asked the Secretary of State for War whether he is aware that Service men and women receiving treatment for venereal diseases, in Service hospitals, are made to pay hospital charges, whereas the Ministry of Health insist on free treatment for civilians; and whether he will consider removing this discrimination?
If a soldier needs hospital treatment for sickness due to his own fault, he is required to make a contribution of 1s. 6d. a day towards the cost of his treatment. As at present advised I am not convinced that the change suggested by my hon. Friend is desirable.
The second part of the question is an assertion which I am not prepared to accept. I am keeping in touch with other quarters where the opposite rule is in force, and I shall benefit from their experience if my opinion is wrong and that of the hon. Member is right.
asked the Secretary of State for War whether he will make inquiries as to the adequacy of the instructions being given to men in the Army on the subject of venereal disease; whether he is aware that there is still a general lack of knowledge on this matter in the Forces; whether any additional action was taken following upon the adoption of the Defence Regulation; and whether he will consider the desirability of showing the films dealing with this subject and issuing further literature by the British Council for Social Hygiene to the troops?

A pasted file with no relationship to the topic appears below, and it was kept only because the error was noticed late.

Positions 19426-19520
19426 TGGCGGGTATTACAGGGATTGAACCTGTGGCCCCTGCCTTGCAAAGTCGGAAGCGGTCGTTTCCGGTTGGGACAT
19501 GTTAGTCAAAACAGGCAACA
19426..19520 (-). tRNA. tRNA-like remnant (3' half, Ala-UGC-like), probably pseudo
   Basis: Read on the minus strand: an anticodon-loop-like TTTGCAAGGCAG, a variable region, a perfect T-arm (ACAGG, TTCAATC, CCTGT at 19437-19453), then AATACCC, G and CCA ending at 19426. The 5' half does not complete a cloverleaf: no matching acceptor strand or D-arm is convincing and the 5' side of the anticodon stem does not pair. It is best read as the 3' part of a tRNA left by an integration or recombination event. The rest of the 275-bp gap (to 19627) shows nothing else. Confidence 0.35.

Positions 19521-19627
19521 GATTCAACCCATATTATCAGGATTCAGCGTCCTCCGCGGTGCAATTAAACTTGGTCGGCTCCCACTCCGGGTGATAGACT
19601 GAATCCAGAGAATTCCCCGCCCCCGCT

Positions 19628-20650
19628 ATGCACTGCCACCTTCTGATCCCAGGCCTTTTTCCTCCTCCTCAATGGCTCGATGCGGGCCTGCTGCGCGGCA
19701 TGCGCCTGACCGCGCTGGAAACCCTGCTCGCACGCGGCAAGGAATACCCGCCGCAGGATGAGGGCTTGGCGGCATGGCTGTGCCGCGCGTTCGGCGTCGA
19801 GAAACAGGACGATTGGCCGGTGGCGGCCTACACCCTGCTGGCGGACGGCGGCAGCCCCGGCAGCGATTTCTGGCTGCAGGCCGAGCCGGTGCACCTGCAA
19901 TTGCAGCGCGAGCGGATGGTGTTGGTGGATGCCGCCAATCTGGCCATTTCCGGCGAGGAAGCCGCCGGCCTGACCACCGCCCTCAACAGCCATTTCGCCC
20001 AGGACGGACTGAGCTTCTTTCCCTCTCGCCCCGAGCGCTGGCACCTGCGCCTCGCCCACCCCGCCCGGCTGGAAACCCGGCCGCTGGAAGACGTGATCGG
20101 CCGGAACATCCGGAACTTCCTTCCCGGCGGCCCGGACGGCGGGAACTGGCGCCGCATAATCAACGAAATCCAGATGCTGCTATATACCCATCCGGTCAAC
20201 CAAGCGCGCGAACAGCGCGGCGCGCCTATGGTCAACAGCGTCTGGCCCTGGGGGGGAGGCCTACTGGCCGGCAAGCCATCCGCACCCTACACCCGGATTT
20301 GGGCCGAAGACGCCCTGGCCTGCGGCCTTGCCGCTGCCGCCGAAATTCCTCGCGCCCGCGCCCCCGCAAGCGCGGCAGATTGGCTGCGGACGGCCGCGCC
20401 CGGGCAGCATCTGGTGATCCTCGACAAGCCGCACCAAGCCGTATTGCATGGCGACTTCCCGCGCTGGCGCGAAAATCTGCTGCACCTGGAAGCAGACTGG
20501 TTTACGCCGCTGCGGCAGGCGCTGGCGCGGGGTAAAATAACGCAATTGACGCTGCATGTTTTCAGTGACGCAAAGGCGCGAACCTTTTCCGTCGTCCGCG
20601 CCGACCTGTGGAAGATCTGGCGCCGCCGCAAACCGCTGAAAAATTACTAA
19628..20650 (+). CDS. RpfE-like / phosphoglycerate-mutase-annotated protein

All officers in medical charge of units have been instructed to give periodical lectures to troops on the subject of venereal disease. Education of any kind is a slow process, but I am satisfied with the progress being made. Notice Board Information No. 28 explained the purpose of Defence Regulation 33B and the action soldiers should take as a result of it. The possibility of issuing films and literature on this subject has not been overlooked, but it is not thought that any at present available would prove effective.